SPECIAL REPORT: Race and Overdose in Ohio
Blacks now dying at faster rate than whites
Primary cause: Fentanyl-laced cocaine
Longstanding racial gap in overdose death now weighs against African Americans in Ohio
The change represents a reversal of a longtime racial gap that had made white Ohioans, especially working class whites, the primary victims of an overdose epidemic that has claimed the lives of more than 30,000 Ohio residents in the last decade. Racial differences have resulted in the overdose epidemic being labeled (largely correctly) as “a white things.”
Comedian Dave Chappelle even did a brilliant comedy routine about the racial disparity just last October on his special, Netflix is a Joke. “These white folks look exactly like us during the crack epidemic,” he said
“I even have insight into how the white community must have felt watching the black community go through the scourge of crack — because I don’t care either. Hang in there, whites. Just say no! What’s so hard about that?” he joked.
But even as Chappelle told the joke, it was already outdated. As he spoke, black Ohioans were dying at a faster rate from overdoses than white Ohioans. The racial gap had crossed the line and reversed itself.
Race and overdose death in Ohio
For many years, black overdose death rates were one-third to one-half lower than for whites. But in mid-2016, that started to change.
Since then, the the trend has moved in the opposite direction. in 2019, death crossed the racial divide. Black Ohioans died of accidental drug overdoses at a significantly faster rate than whites. Last year, the black death rate was more than 10% greater than the white death rate.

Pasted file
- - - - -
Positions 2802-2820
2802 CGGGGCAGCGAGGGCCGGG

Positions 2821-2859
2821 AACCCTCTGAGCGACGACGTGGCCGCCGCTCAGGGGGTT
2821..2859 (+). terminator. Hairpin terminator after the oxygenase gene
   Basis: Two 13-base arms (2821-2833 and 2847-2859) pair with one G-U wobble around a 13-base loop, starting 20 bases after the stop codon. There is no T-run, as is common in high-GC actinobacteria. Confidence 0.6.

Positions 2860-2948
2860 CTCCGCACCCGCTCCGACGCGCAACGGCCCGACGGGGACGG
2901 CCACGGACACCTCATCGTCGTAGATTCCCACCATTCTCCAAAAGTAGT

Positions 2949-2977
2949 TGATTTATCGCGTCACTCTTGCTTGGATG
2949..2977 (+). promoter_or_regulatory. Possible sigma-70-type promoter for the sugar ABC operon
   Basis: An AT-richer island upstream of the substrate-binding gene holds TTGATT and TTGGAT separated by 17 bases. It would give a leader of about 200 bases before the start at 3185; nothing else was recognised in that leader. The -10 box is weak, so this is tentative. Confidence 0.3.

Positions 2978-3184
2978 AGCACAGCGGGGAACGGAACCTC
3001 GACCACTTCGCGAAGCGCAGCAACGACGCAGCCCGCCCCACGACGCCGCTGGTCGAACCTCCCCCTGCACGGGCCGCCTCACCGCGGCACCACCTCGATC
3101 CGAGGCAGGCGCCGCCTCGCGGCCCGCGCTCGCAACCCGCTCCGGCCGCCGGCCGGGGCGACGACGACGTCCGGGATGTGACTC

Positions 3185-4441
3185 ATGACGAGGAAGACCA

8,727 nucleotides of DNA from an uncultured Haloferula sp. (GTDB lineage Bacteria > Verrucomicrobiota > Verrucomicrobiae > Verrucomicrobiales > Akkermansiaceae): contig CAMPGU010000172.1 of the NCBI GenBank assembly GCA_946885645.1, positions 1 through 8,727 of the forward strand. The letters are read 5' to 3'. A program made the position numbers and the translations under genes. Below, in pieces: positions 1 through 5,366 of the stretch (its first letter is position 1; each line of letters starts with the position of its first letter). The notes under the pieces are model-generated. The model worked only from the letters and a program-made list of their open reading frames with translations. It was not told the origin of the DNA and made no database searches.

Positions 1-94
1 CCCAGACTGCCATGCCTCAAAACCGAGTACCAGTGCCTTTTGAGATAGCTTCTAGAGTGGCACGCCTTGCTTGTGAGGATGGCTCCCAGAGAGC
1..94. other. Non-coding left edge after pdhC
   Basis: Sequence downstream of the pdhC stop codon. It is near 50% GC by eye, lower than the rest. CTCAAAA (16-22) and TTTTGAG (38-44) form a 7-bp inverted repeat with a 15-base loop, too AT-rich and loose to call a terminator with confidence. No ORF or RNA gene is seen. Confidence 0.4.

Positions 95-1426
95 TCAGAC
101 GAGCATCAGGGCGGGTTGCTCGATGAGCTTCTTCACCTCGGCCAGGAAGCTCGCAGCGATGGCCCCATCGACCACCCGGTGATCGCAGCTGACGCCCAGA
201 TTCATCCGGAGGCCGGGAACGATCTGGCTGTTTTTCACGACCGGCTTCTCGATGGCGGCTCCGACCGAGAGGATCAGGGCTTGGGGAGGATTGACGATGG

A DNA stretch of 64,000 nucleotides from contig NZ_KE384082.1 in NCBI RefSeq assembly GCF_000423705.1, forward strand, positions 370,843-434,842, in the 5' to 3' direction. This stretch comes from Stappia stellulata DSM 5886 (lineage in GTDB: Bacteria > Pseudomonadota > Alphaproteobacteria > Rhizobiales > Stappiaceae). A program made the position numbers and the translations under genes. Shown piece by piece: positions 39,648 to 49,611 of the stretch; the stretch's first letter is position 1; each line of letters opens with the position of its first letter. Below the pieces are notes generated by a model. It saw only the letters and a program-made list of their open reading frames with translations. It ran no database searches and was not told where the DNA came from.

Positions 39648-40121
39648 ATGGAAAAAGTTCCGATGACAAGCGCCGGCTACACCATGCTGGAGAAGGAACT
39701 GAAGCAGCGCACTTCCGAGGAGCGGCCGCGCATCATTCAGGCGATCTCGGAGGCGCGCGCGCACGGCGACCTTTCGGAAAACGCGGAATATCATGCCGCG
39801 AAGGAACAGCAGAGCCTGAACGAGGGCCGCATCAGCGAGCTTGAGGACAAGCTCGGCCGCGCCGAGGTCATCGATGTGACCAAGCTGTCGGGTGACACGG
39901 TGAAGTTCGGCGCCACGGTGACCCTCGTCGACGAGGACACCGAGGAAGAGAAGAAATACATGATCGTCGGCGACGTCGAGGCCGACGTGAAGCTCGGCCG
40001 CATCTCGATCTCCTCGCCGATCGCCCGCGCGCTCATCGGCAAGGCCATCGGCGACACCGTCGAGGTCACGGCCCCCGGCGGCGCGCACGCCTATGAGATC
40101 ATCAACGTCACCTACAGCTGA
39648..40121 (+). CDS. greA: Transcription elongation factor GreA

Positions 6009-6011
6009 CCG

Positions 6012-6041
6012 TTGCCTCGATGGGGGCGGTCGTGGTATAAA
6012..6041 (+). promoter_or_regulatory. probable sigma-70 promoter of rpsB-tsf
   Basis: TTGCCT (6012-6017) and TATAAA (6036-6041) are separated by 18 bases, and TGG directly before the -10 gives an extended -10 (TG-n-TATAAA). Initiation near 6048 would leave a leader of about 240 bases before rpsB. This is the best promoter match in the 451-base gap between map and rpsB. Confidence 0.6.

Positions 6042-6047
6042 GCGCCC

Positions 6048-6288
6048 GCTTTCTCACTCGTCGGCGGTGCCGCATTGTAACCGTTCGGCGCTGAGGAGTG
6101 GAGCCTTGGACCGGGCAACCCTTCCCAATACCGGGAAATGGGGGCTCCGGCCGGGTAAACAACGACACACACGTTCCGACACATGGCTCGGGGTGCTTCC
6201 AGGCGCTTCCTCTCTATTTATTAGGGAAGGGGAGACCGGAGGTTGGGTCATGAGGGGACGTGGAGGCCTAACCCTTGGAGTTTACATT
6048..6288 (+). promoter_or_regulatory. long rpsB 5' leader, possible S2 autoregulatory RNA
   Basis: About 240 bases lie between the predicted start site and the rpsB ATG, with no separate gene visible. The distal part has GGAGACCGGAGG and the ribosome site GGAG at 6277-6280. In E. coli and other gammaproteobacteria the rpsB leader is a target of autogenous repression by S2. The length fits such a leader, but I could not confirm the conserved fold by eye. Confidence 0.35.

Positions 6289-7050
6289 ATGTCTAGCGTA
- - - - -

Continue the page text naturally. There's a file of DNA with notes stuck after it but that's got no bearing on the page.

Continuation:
Ohio has undergone an astounding reversal of a racial gap that had stood for decades, since even before prescription opioids and heroin caused historic levels of overdose death.
The primary cause is the expansion of fentanyl and fentanyl analogs into the cocaine supply. Drug use has not gone up among blacks (or whites). Rather, the drug supply has gotten more dangerous, across the board. All drugs, except marijuana, carry risk of death from fentanyl adulteration. Fentanyl, an opioid, first entered the supply of heroin, also an opioid.
“Poor white people love — I mean fucking love — heroin,” observed Chappelle in his show. Federal drug use surveys confirm that whites tend to prefer opioids while blacks (and affluent whites) tend to prefer cocaine. Since the 1970s, heroin-related deaths have tended to be “a white thing” while cocaine-related deaths have tended to be “a black thing.”
The move of fentanyl into Ohio’s cocaine supply had unavoidable racial consequences: more black Ohioans died. Harm Reduction Ohio has documented this deadly demographic change for two years.
We issued a “Special Report: Race and ethnicity in Ohio overdose deaths” on Martin Luther King Day in January 2018. In May 2018, HRO asked directly why the increase in black deaths was being ignored. “Is race playing a role in Ohio’s slow response to cocaine-fentanyl overdose deaths?” the headline asked. This chart ran with that story.
The change from an epidemic killing whites disproportionately to one killing blacks disproportionately was completed in 2019.